If he hadn’t gone to jail and done his time, I don’t think I would have ever respected him. 

This relates to your situation with your mom in some ways. You want her to accept responsibility for what she’s done in disowning you, but you also still love her and want her to be a part of your life. 

There is no right or wrong here. You have to do what you believe is ultimately right for yourself and your baby. I suggest reaching out to your mom to see if you two can sit down and have a conversation. Hopefully, you will be able to express your feelings and you two will be able to work through your issues. Your baby, and her relationship with her grandmother, is what is most important here. 

I hope this helps. Best of luck to you and your family.

 

Jim

Broken-Hearted in Boise

Dear Jim,

This Valentine’s Day couldn’t have been more terrible. I spent such a long time picking out the perfect gift for my girlfriend of five years. I finally settled on a gorgeous engagement ring and thought Valentine’s Day would be the perfect opportunity to pop the question. I brought her out to this fancy and romantic Italian restaurant, had the waiter bring over glasses of champagne, and got down on one knee and asked her to be my wife.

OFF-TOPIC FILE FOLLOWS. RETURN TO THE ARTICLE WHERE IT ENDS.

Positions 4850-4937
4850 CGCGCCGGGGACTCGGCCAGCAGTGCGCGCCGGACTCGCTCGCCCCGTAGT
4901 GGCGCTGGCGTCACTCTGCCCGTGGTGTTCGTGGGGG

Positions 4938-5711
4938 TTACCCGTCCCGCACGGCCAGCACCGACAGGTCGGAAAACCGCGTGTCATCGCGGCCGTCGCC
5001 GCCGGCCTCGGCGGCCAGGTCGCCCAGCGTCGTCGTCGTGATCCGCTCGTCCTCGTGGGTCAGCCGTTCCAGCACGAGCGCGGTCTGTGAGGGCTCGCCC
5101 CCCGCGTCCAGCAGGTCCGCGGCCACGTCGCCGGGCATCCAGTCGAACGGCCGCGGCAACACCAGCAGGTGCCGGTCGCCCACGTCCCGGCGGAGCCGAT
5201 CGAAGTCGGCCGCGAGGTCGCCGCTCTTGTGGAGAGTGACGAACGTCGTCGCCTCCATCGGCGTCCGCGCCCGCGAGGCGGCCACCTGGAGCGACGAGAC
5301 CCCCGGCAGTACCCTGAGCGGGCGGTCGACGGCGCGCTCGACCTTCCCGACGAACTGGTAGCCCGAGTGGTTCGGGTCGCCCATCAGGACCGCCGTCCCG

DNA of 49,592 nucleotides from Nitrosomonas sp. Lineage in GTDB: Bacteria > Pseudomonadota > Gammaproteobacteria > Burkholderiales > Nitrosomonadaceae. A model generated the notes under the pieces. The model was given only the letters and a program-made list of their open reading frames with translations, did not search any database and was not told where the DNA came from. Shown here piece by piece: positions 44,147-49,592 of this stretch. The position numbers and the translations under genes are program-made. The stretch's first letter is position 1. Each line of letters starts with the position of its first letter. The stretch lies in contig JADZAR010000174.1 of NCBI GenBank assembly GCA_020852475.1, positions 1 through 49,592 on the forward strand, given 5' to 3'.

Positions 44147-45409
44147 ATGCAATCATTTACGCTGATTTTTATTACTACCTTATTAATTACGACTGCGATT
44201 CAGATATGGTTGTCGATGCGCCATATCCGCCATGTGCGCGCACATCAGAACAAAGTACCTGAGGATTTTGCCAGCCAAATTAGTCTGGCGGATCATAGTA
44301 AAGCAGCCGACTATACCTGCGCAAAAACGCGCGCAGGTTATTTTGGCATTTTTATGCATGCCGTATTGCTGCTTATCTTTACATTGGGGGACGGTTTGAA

Imagine my shock when she literally got up and walked out of the restaurant, leaving me on one bent knee!

I sat back down, completely embarrassed, and after I paid the bill, I went back to our shared apartment and noticed she had moved out. She only took things that were important to her, like her mother’s treasured necklace, her backpack and school books (she’s in law school hoping to fulfill her dream of becoming a Boise car accident lawyer), and a couple of other things I noticed were missing. 

It’s been three days and I haven’t heard anything from her since. She blocked me on Facebook, she isn’t returning my phone calls or text messages, and I’m not really sure what went wrong. I need your help figuring out what to do next. I don’t understand why she couldn’t have just said she wasn’t ready, but to ghost me like that after spending five years together doesn’t seem like her. 

Please help me figure out what to do now,

Broken-hearted in Boise

 

Dear Broken-Hearted,

What an awful way to spend Valentine’s Day, and I’m so sorry to hear that your long-time girlfriend has left you. Unfortunately, “ghosting” seems to be quite the trend these days. After five years, you would hope she would have had a conversation with you about what she was feeling. But we also need to understand that people don’t owe us anything, and we can’t expect them to communicate with us in the ways we would like.

It seems abundantly clear to me that she gave you her answer when she left. As long as you know she is safe and did not leave against her will, you must start to accept the fact that things have ended badly here. She may change her mind down the road and feel terrible about leaving you in this way, but it is important that you remember that the right woman for you would have talked to you about what she was feeling instead of bailing on you when you needed her most.